Las vegas hotel

OJ Simpson and Las Vegas hotel settle defamation case

LAS VEGAS – OJ Simpson and a Las Vegas hotel and casino have settled a lawsuit alleging anonymous employees defamed Simpson by telling a celebrity news site that he was banned from the property in November 2017 for having been drunk and disruptive.

Simpson’s attorney, Malcolm LaVergne, declined to comment on Thursday on the deal with Nevada Property 1 LLC, owner of The Cosmopolitan of Las Vegas.

“The case has been resolved,” LaVergne said.

A spokeswoman for Cosmopolitan declined to comment immediately.

Lawyers for the company had argued that the former football star could not be defamed as his reputation was already tarnished by his criminal and civil trials in the deaths of his ex-wife and friend in Los Angeles ago. decades and his conviction and imprisonment in Nevada in an armed robbery case in 2007.

LaVergne had raised the specter of racial prejudice on the part of hotel officials.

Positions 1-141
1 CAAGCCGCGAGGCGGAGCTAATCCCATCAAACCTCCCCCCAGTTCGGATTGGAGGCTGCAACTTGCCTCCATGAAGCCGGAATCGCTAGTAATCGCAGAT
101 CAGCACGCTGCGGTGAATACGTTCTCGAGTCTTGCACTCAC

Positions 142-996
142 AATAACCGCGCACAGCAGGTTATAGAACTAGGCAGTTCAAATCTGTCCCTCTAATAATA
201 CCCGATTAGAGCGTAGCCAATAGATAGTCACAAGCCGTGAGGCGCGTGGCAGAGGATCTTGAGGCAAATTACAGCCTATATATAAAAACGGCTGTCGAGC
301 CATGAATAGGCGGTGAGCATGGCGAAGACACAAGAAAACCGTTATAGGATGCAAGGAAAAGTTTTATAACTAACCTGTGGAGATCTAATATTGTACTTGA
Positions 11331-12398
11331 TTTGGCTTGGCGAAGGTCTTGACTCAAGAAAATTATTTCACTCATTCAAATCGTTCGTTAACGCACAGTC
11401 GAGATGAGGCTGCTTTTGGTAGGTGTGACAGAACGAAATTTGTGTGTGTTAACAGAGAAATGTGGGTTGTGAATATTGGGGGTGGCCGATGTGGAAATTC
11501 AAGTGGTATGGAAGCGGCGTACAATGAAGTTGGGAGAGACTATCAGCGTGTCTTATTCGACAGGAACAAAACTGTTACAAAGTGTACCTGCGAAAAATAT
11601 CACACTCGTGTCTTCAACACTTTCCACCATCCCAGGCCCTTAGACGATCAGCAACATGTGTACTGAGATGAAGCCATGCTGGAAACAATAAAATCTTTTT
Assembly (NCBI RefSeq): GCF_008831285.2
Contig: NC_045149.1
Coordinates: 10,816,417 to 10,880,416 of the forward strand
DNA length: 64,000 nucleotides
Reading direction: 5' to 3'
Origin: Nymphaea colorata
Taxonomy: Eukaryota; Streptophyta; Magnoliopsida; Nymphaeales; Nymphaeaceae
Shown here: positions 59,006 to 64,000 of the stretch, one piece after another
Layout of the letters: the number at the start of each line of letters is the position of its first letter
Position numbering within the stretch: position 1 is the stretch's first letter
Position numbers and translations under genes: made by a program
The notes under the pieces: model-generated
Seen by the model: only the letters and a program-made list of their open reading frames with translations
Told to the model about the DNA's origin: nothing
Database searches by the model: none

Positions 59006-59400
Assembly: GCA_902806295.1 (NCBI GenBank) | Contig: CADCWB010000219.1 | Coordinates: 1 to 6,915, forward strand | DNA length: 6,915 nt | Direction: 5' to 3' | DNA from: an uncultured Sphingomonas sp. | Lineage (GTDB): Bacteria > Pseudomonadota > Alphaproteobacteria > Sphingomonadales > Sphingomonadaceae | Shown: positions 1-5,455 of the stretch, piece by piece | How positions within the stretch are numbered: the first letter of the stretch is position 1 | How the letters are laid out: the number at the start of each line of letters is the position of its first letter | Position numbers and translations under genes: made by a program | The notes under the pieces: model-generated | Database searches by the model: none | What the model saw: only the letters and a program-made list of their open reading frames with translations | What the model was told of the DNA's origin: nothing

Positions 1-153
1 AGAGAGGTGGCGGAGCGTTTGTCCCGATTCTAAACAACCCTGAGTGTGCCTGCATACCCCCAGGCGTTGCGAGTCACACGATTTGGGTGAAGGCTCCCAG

Terms were not made public in the March 31 dismissal filed in Clark County District Court. He said both sides have agreed to bear their own legal costs and fees.

Simpson, now 73, is on parole in Nevada and lives in a closed golf course community after his release from jail in July 2017. He had served nine years for armed robbery, kidnapping and assault with a weapon.

His complaint against the Cosmopolitan acknowledged that Simpson had been advised, after spending several hours with two friends in a steakhouse and lounge, that he was prohibited from returning to the property. He said he was never given a reason.

Simpson denied in his lawsuit that he was “belligerent”, broke glass or damaged property.

LaVergne said at the time that his client’s reputation was tarnished by accounts cited in a TMZ report that Simpson “was drunk and became disruptive” at a resort bar.

TMZ was not a defendant in the lawsuit.

Simpson went to jail after being convicted in Las Vegas in October 2008 of leading five men, two of them armed, in an unfortunate confrontation with two collectibles dealers and a middleman in a cramped casino room -hotel off the Strip.

Simpson has always maintained that he was trying to recover personal memories that were stolen from him after his acquittal in 1995 in the murder of his ex-wife, Nicole Brown Simpson, and his friend Ronald Goldman in Los Angeles.

He said family photos and other items were missing before he was found liable in a civil court in February 1997 and ordered to pay $ 33.5 million to the Brown and Goldman estates.

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